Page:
Pleasant's not enough

Monday Books

June 03, 1991|By Diane Winston

DIXIE RIGGS. By Sarah Gilbert. Warner Books. 202 pages. $18.95.

LITTLE Annie Fannie, a comic strip character who appeared in Playboy magazine, was a voluptuous blonde whose breasts were much, much bigger than her brains. In each strip, the fair-haired Ms. Fannie suffered through comic misadventures fraught with sex and sadomasochism which would be happily resolved despite her bubble-headed blunderings.

This pretty much sums up Sarah Gilbert's new novel, "Dixie Riggs."

OK, there are some differences. Dixie Riggs has coal-black hair. She is a Southerner. She's not real big-busted. But the similarities between the two heroines are much more striking.

Moreover, the reasons for reading about these heroines are similar. Both are comic strips. Entertainments. Diversions. But Little Annie Fannie takes five minutes. "Dixie Riggs" might set you back a few hours. How do you want to spend your time?

"Dixie Riggs" is your basic girl-meets-boy Bildungsroman. Simply put, naive Dixie finds the love of her life, loses him, suffers through the loss, experiences many things -- including the betrayal of friends, differentiation from family and acceptance of self and -- of course -- gets boy back. Many books have similar narratives, so you don't need to read this one for its plotting pyrotechnics.

The characters are a bit less classic than the plot, though they fall under the genre Southern eccentric. These kinds of characters, written to be funny, salt-of-the-earth, plain-speaking paradigms, populate much of Southern literature. I have nothing against such characters, but I have seen them written better by Fred Chappell, Clyde Edgerton and Lee Smith -- to name a few of Gilbert's Carolina compatriots.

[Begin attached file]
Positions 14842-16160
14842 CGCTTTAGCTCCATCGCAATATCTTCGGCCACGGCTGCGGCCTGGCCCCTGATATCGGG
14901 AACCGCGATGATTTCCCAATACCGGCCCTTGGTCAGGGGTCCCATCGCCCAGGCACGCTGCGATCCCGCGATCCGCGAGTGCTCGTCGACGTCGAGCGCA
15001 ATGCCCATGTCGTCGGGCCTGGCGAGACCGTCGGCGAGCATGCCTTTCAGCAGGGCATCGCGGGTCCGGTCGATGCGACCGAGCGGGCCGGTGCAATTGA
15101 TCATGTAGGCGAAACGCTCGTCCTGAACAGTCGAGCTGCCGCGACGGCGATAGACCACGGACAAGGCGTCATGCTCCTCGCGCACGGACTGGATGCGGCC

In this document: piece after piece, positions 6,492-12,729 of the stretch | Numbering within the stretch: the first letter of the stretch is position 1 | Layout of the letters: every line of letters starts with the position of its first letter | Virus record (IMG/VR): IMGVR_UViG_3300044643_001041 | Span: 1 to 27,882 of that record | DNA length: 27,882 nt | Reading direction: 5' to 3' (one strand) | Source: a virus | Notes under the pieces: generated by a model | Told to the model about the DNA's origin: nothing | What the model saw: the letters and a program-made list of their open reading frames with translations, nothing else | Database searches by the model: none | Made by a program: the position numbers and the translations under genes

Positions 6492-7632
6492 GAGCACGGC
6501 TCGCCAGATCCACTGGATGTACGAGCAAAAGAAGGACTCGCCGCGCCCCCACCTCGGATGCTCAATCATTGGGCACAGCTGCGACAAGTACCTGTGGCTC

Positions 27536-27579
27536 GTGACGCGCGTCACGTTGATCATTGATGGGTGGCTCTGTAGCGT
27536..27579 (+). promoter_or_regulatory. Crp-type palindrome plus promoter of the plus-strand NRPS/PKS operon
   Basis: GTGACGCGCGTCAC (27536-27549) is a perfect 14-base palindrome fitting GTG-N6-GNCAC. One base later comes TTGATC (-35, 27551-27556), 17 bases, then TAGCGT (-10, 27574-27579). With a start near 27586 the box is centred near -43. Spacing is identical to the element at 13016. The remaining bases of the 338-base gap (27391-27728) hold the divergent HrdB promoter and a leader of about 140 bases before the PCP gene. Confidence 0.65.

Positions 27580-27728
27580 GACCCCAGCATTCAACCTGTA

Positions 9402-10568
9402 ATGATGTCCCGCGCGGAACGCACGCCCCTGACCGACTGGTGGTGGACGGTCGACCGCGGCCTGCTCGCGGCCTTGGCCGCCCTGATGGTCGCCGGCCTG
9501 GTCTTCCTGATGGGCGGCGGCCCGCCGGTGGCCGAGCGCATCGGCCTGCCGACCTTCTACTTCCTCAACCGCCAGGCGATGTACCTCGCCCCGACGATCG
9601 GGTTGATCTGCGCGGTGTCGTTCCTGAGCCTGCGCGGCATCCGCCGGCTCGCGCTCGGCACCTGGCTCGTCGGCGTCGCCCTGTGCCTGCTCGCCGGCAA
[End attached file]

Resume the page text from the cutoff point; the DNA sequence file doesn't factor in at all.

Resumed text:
The characters in "Dixie Riggs" are exceedingly broad. Very few have any spark of humanity; rather, they are cartoons drawn to further the plot. After awhile, their lack of dimension struck me as irritating.

Now for themes: The book doesn't have many. If anything, it suggests the good will triumph and the wicked will get their faces slapped. Also, it emphasizes the importance of feet and of mothers.

Really and truly, there is nothing wrong with "Dixie Riggs." It is very amusing in sections and not offensive. However, I am not sure it is an important or necessary book to read. Whether evaluated as humor, Southern fiction, women's fiction or general fiction, it is hardly at the top of its class. On the other hand, if you were stuck some place and had nothing else to peruse, "Dixie Riggs" would pleasantly pass the time.

It's just that in a complex world -- with lots of books competing for attention -- pleasant probably isn't enough.

Diane Winston is a reporter for The Sun.

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